E.Coli could last months but cucumbers are not to blame

By Admin
The outbreak of E.Coli which has infected over 1,500 people could last for months, the German public health body is saying as they admit they are no cl...

The outbreak of E.Coli which has infected over 1,500 people could last for months, the German public health body is saying as they admit they are no closer to finding the source of the epidemic.

Spanish cucumbers were initially thought to be responsible for the outbreak; however the European Commission has retracted these claims after tests failed to link the vegetables to E.Coli.

The president of Germany’s Robert Koch Institute, Reinhard Burger, said “we may never know” the source of the outbreak.

He said “it could be weeks, months” before the number of cases start to come down and that depends on how long the infected food was in circulation.


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So far 17 people have died from E.Coli; 16 in Germany and one in Sweden and approximately 1,500 people are thought to have been infected with enterohaemorrhagic E.coli (EHEC).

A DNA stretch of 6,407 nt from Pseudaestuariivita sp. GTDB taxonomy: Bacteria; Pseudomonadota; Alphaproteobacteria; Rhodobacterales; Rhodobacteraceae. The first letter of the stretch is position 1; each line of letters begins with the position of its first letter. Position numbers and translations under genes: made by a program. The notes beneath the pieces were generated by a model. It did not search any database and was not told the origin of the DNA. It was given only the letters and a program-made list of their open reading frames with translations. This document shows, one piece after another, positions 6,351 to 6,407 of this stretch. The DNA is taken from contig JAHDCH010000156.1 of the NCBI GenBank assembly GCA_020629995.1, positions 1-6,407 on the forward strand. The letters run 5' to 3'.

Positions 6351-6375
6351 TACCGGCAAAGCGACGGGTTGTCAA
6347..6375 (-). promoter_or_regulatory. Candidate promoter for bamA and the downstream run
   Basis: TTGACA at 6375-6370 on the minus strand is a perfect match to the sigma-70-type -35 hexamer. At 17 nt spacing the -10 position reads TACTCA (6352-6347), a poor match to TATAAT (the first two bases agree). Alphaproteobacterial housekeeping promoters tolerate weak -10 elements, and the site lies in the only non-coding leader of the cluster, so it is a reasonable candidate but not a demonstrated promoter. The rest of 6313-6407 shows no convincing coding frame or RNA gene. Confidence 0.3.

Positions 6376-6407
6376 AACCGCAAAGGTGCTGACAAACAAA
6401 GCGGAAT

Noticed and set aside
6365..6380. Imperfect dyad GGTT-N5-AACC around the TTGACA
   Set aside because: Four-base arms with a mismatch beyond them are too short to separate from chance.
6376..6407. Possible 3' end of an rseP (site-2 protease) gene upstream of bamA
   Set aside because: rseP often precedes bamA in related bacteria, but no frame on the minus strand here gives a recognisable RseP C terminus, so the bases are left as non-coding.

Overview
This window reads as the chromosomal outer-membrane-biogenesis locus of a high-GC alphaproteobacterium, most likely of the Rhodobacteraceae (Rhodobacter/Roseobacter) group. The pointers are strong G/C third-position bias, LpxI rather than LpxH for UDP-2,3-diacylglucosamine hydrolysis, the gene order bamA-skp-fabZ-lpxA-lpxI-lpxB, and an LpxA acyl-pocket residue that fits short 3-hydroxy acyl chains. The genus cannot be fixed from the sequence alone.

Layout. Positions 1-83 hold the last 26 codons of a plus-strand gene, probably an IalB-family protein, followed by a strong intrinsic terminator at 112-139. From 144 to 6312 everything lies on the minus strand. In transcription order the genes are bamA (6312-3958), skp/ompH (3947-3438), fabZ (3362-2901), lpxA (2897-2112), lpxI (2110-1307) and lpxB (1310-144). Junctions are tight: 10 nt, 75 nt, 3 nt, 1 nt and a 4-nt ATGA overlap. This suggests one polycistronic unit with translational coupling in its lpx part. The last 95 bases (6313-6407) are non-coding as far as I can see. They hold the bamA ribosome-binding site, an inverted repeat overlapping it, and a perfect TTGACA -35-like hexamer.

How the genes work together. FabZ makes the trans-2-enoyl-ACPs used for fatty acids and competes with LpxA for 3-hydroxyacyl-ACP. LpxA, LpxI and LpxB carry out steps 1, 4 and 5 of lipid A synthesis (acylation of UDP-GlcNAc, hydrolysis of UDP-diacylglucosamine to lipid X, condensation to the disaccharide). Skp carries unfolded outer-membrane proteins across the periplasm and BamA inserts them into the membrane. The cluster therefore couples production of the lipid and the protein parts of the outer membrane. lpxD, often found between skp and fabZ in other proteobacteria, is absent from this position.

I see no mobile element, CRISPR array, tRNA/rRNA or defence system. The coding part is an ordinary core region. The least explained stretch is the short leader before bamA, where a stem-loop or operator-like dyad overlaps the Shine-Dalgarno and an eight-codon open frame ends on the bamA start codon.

A serious complication of EHEC is HUS (haemolytic-uraemic syndrome), incidences of which are also increasing.

A quarter of the 365 new cases of E.Coli reported yesterday were HUS, symptoms of which include bloody diarrhoea.

Many countries are now taking action to avoid or minimise the spread of E.Coli in their part of the world.

Russia has banned the import of fresh European vegetables, Austria has implemented a ban on cucumbers and France and the Czech Republic have reportedly removed Spanish cucumbers from sale.

Meanwhile two cases of E.Coli have been reported in the US in travellers who had recently visited Hamburg.

Burger expressed empathy for farmers in Spain whose businesses have been affected by the false claim their cucumbers were carrying the potentially lethal food-borne bacteria.   

Spain has threatened to file a lawsuit against German authorities as the loss of earnings for Spanish farmers is estimated to be around €200m a week.

Although the E.Coli outbreak has been most prevalent in Germany, there have also been cases in the UK, the US, Switzerland, Austria, Denmark, Norway, the Netherlands, Sweden and Spain. 


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